We missed a month of legal hotline question calls and the answers our legal team provided. Here is a very broad range of questions!
Q. Is a brokerage required to have an escrow account?
- A brokerage is only required to maintain an escrow account if they hold transaction funds. 254 CMR 3.10 requires that all money paid over to a real estate broker during the pendency of a transaction be immediately deposited in a bank escrow account, unless otherwise agreed to in writing by the parties. An escrow account is one in which the broker maintains the funds on behalf of the parties to the transaction, but has no claim to the funds. A broker holding such funds is obligated to maintain a proper accounting of all funds held and retain those records for a minimum of three (3) years.
Q. Can a real estate broker operate as the principal broker for more than one brokerage?
- Yes, an individual holding a Massachusetts Broker’s License is not restricted to working for only one broker. The single affiliation requirement contained within Mass. General Laws Chapter 112, Section 87VV only applies to individuals holding a salesperson’s license. A brokerage may, however, have an internal policy restricting the ability of affiliated brokers to work at other brokerages. Any such policies should be contained within the office policies and/or the independent contractor agreement.
Q. Can a landlord screen potential tenants based on their credit report?
- Yes, credit can be used as a screening tool with a few very important caveats. As with any other criteria used to screen prospective tenants, the requirement must be uniformly applied to all applicants. Additionally, if a landlord elects to deny an application based on credit, the applicant must be provided a Notice of Adverse Action, which can be done orally, electronically, or via hard copy. If the Notice is provided orally, as a best practice, the applicant should also be sent the Notice via email or USPS. The Notice must include the following information:
- The credit score, if it was used to make the determination;
- The name and contact information of the credit reporting agency;
- The reason(s) for the denial;
- Notice of the individual’s right to a free copy of their credit report and how to obtain a copy; and
- Notice of the individual’s right to dispute the accuracy of the information in the report.
Landlords with specific questions regarding appropriate screening policies and processes should be advised to seek independent legal counsel.
Q. Are there any limitations on the types of transactions a real estate licensee may engage in?
- Once an individual is properly licensed as either a broker or a salesperson in Massachusetts, they are legally permitted to engage in any type of real estate transaction throughout the Commonwealth. Licensees, however, may be subject to discipline under 254 CMR 3.14(e) if they assume any duties or responsibilities that they are not adequately prepared to undertake or for which they have not achieved competency. Additionally, Article 11 of the REALTOR® Code of Ethics contains a similar requirement:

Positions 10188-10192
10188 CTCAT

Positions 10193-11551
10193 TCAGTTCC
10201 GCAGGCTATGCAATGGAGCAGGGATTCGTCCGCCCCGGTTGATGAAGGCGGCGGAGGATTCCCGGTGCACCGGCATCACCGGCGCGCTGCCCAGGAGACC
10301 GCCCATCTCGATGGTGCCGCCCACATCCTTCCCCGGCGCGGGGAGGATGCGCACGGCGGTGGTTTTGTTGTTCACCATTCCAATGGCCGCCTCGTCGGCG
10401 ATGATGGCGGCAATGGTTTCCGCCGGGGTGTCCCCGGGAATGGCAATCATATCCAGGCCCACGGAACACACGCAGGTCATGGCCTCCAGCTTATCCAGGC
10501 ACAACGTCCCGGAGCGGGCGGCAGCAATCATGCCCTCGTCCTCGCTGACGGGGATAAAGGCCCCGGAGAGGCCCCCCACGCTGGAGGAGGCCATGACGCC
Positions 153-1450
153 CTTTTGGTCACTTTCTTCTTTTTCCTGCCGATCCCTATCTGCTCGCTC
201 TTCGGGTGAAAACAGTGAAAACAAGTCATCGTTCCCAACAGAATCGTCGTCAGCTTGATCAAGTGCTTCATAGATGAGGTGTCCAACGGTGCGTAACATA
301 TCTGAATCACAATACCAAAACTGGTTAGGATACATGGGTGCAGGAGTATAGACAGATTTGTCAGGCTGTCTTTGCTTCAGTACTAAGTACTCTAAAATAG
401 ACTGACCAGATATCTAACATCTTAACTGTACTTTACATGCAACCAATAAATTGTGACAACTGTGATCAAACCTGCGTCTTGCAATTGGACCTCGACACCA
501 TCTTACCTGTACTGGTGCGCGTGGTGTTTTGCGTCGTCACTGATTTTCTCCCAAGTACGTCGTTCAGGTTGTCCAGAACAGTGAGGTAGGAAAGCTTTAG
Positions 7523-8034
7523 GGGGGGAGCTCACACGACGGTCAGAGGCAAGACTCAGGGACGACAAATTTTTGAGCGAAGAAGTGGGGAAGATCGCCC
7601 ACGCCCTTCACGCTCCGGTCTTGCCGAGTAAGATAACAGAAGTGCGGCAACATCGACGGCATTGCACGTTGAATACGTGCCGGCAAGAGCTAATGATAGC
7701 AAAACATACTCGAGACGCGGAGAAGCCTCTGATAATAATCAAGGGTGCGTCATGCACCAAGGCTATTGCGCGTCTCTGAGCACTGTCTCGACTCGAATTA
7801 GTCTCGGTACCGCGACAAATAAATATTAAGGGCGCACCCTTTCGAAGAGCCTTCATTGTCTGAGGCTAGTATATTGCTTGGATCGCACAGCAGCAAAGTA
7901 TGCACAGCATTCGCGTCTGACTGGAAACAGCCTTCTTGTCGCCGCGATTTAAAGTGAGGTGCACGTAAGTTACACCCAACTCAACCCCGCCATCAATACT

REALTORS® shall not undertake to provide specialized professional services concerning a type of property or service that is outside their field of competence unless they engage the assistance of one who is competent on such types of property or service, or unless the facts are fully disclosed to the client.
REALTORS® seeking clients in geographic areas or transaction types in which they are unfamiliar or inexperienced are well-advised to seek the assistance of their broker or another licensee who possesses the requisite skill.
Q. Can a real estate broker directly compensate a salesperson who has unaffiliated with that broker and affiliated with a new broker?
- Yes. Although Massachusetts General Laws Chapter 112, Section 87VV prohibits a salesperson from accepting “any valuable consideration for the performance of any act as a real estate salesman from any person except the broker with whom he is affiliated,” the Board of Registration for Real Estate Brokers and Salespersons has clarified the manner in which compensation may be remitted to a formerly affiliated salesperson. The former broker may distribute the commission owed to the salesperson in accordance with the contractual terms between the salesperson and the former brokerage. This underscores the importance of brokers and their affiliated salespersons entering into a comprehensive Independent Contractor Agreement, as well as a separation agreement that addresses pending transactions at the time of the salesperson’s departure from the brokerage.
Written by: Justin Davidson, General Counsel; Catherine Taylor, Associate Counsel; Jonathan Schreiber, Legislative & Regulatory Counsel; and Kate Berard, Associate Counsel.
Services provided through the Massachusetts Association of REALTORS® is intended for informational purposes and does not constitute legal advice, nor does it establish an attorney-client relationship. The Massachusetts Association of REALTORS®, by providing this service, assumes no actual or implied responsibility for any improper use of responses to questions through this service. The Massachusetts Association of REALTORS® will not be legally responsible for any potential misrepresentations or errors made by providing this service. For more information regarding these topics authorized callers should contact the MAR legal hotline at 800-370-5342 or e-mail at email@example.com.